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Obama’s Response to Hurricane a Contrast to Benghazi

As Jonathan mentioned yesterday, Hurricane Sandy is giving President Obama a break from his shrinking campaign of “Romnesia” jokes and conservative trolling. The president held a press conference to address the hurricane earlier today, and it was hard to recognize him without the anti-Romney zingers:

President Obama said in a news conference at the White House this afternoon that he is “confident that we’re ready” for Hurricane Sandy, the massive storm expected to make landfall later today and churn up much of the East Coast. …

Obama spoke for about five minutes after being briefed by FEMA and other agencies. He answered only one question, about next week’s election, and said his focus is not on campaigning right now.

“I am not worried, at this point, about the impact on the election,” Obama said. “I’m worried about the impact on families, and I’m worried about the impact on our first responders. I’m worried about the impact on our economy and on transportation. The election will take care of itself next week.”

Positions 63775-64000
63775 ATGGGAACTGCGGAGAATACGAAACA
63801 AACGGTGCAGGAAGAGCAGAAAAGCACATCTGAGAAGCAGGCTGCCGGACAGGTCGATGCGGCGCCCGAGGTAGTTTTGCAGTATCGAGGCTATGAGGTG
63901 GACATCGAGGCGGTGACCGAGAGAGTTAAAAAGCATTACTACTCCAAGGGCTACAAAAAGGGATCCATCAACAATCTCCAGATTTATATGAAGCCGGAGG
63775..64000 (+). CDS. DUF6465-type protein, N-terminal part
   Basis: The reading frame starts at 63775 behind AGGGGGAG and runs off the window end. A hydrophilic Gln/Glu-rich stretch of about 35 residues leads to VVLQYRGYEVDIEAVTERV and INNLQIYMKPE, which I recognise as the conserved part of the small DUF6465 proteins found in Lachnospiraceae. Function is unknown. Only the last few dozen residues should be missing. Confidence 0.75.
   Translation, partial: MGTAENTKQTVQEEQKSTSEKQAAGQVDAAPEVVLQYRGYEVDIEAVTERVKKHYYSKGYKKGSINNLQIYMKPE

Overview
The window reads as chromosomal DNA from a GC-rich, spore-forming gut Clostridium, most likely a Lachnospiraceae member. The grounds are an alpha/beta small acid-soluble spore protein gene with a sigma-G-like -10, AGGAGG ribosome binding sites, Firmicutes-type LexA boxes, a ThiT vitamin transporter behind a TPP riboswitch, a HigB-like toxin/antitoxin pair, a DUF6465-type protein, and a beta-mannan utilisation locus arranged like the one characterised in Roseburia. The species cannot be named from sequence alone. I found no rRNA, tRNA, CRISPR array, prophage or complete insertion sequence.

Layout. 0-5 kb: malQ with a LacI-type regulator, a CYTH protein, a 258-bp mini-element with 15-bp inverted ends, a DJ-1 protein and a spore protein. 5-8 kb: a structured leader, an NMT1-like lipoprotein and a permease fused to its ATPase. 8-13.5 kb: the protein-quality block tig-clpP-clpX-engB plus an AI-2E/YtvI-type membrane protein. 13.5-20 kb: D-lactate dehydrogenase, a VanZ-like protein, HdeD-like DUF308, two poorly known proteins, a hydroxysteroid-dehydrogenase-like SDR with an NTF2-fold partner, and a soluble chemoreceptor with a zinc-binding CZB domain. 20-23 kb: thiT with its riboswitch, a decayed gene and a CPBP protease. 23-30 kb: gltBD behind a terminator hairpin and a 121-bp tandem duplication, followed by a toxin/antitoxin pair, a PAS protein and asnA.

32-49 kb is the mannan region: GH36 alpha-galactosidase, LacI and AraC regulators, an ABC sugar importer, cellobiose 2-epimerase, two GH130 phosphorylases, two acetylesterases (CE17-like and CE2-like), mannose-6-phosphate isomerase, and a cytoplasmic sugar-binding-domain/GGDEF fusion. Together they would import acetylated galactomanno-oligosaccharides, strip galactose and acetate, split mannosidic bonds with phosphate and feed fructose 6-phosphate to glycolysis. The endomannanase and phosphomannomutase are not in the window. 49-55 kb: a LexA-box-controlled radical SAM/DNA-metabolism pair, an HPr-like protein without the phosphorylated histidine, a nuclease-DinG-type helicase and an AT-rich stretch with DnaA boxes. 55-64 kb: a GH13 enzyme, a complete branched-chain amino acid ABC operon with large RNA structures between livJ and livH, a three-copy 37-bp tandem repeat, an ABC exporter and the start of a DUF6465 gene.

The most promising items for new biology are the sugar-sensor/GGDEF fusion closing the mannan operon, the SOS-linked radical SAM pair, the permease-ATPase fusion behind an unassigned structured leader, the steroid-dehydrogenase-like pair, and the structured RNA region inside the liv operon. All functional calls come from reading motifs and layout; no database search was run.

Obama rushed back to Washington to coordinate with FEMA and hold a press conference, as he should have. But it’s also a stark contrast to his response to the 9/11 attack. It’s been a month and a half since the Benghazi assault, and the president still hasn’t held a press conference or given a speech to the American public about the terrorist attack. He also rushed out of Washington the day after the attack, flying to Las Vegas for a campaign fundraiser.

Why such different reactions? Maybe because a natural disaster isn’t a result of any presidential failures. It’s something the Obama administration has no control over, just like (as administration officials repeatedly told us) it had no control over an anti-Islam movie that was initially blamed for the Benghazi attack.

But it’s also true that the president will get most of the political blame if something happens to go wrong with the federal hurricane response, and little credit if things go smoothly. The optics of Obama campaigning in a swing state during a FEMA failure would be disastrous.

Which is why he’s back in Washington and finally taking a pause from the pettiness of his campaign to focus on national concerns. But will he return to the trivialities when the hurricane ends? Or will he use this as a chance to elevate his campaign rhetoric between now and next Tuesday?


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